Guidance for Animal Research Industry Personnel
Do you work in an animal research facility? Are you a researcher whose research uses animals? Do you work for a pharmaceutical company? Or do you serve on an animal ethics committee?
All of these roles hold a huge responsibility. Ethics committees are the only real level at which the validity and justification of the research can be challenged, and it is imperative that they are used for maximum impact. The use of animals in science is embedded in culture and practice, as well as education and regulation, and questioning its validity or necessity may be met with resistance. Whilst individuals working or volunteering in the animal industry may have the best intentions towards the minimising of harm to animal, sometimes external forces come into play which obstruct these intentions. From the information HRA receives, these pressures may include bullying, social pressure, lack of knowledge surrounding non-animal models, and the impact of hierarchies within institutions.
Pressure may be placed on researchers not to question animal use, despite any moral or scientific concerns expressed by the researcher. This is clear from the Test Subjects video, which features young researchers discussing the pressures placed upon them to use animals, despite the lack of relevance to their research.
Below are some tips and resources on how those working in the animal research industry can best serve the interests of both animals and the validity of research.
- If you have a grievance as an Animal Ethics Committee member, refer to the AEC operating procedures, which should be publicly available. There should be a complaints/grievance policy outlined which you can follow, which according to the Code, ensures fair, prompt, timely, effective, confidential processes that accord with procedural fairness, the principles of natural justice and protection of whistleblowers
- If you need to escalate your concerns, you can contact the State department responsible for legislating animal research
- If you live in NSW, you can refer complaints to the Animal Research Review Panel. There is no such body in other states or territories
- If you are a category C member and were nominated by an animal welfare organisation, you can ask them for advice
- HRA has webpages on Australian Regulations and Replacing Animal Models you can refer to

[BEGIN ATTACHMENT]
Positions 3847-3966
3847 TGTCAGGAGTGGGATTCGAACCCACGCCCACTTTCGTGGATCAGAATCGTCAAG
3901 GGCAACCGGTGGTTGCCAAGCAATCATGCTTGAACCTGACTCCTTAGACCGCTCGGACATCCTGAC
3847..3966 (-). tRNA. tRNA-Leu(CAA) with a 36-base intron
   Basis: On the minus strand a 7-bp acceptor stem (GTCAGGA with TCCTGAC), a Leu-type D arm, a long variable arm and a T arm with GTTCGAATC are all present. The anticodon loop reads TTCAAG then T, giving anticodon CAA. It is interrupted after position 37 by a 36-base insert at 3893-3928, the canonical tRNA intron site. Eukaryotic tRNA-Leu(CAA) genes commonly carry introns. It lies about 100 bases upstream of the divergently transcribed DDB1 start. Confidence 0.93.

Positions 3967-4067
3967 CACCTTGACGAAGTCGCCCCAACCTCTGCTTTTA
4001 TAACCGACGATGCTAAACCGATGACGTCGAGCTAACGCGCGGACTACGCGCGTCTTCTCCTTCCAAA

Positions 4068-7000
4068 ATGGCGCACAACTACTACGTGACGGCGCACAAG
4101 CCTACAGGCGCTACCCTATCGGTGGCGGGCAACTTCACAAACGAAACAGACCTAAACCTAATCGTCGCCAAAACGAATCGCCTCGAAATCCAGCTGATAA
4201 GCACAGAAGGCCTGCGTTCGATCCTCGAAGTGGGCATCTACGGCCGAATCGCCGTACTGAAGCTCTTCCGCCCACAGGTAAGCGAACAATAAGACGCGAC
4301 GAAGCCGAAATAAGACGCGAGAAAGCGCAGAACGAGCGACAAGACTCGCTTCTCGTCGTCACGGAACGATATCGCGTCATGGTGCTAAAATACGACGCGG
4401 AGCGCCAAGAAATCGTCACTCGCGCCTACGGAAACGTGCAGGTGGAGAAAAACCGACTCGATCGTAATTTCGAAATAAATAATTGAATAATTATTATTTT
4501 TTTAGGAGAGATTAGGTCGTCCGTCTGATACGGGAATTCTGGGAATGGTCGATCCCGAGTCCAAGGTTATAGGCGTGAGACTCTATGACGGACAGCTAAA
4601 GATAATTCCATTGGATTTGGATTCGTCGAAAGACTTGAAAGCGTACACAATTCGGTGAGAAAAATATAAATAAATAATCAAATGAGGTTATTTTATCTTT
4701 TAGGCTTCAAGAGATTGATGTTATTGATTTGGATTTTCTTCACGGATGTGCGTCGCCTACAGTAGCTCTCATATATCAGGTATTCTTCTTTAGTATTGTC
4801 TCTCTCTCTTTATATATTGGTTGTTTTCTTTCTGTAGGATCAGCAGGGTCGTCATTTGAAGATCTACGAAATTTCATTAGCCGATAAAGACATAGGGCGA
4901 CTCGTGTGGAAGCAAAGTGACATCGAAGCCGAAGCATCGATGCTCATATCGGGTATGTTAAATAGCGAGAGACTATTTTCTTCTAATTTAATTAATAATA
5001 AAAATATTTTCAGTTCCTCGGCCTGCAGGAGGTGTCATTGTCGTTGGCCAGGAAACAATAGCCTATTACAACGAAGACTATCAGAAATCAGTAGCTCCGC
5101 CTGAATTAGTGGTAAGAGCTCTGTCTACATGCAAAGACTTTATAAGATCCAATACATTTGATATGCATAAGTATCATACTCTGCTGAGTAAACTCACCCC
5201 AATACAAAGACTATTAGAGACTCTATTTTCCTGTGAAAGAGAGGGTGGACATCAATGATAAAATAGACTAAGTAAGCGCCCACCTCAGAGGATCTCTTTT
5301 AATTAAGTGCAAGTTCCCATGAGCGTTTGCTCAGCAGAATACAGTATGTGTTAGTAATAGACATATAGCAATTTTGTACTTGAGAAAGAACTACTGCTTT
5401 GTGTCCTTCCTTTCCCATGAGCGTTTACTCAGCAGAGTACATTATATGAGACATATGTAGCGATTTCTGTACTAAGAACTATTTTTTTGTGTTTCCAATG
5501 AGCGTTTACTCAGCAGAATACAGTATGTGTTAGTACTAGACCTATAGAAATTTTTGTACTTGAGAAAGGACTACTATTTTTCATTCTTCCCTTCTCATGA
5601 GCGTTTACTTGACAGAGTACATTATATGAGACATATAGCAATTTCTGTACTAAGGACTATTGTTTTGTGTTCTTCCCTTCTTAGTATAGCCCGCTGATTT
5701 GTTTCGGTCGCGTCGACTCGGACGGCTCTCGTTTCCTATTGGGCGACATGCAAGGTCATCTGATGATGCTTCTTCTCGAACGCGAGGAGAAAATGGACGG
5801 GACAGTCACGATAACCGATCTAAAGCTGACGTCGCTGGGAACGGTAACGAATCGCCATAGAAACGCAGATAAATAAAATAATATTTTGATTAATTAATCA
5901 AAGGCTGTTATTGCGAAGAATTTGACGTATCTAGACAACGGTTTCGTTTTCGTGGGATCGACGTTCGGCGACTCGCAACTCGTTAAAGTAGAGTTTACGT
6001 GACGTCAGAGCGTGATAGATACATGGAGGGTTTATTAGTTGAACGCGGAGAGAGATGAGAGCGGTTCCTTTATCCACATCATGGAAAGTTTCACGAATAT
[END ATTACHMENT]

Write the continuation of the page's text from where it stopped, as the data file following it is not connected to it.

- HRA has a collation of Australian non-animal case studies you can refer to
- The HRA report ‘Better Ways to do Research’ is a good resource for all Animal Ethics Committees
- Use your experience to input into consultations into legislative reviews, or updates of the NHMRC Code of Practice for the care and use of animals for scientific purposes.
- Ask to participate in any training
- ANZCCART has a number of resources relating to animal care and ethics
- ANZLAA has a range of resources relating to animal welfare, the 3Rs and ethics
- The UK National Centre for the 3Rs has some useful resources
- Suggest that the research is pre-registered to avoid duplication – there is not an Australian registry but projects can be registered internationally via www.preclinicaltrials.eu and www.animalstudyregistry.org
- Whilst based on UK legislation, there are some useful information sheets for AEC produced by RSPCA UK
- RSPCA UK also has a useful Animal Welfare and Ethical Review Body Engagement Pack
- There are specific journals your institution can subscribe to with a focus on non-animal methods, such Alternatives to Laboratory Animals and Alternatives to Animal Experimentation (ALTEX)
- There are several databases of alternative research methods, including https://www.piscltd.org.uk/alternatives/ and https://www.nat-database.org/
It is important to note that conducting biomedical research without animals is not simply a case of looking for a direct replacement for an animal model, as explained in this article by the UK organisation Fund for the Replacement of Animals in Medical Experiments. It is about experimental design focuses on the desired outcome and challenging faulty logic. A like-for-like replacement is not always possible, and if that is what an AEC is seeking, not finding, then using as a justification for animal use, this if a flawed approach.
You can use your influence as a driver for change to push for specific detail on the method and deliverables expected from the research applicant as justification for the animal model selection. A recent study showed that the current choice of a specific animal model in a project application for the use of animals in seems to be based on traditional acceptance and standard responses rather than robust substantiation for the choice of an animal model.
HRA welcomes open communication with anyone involved in the animal research industry, whether that be a question, complaint you wish to see investigated, or insider report. Please contact us, or you can use the below form for anonymous contact. Complete confidence will be granted in either case.
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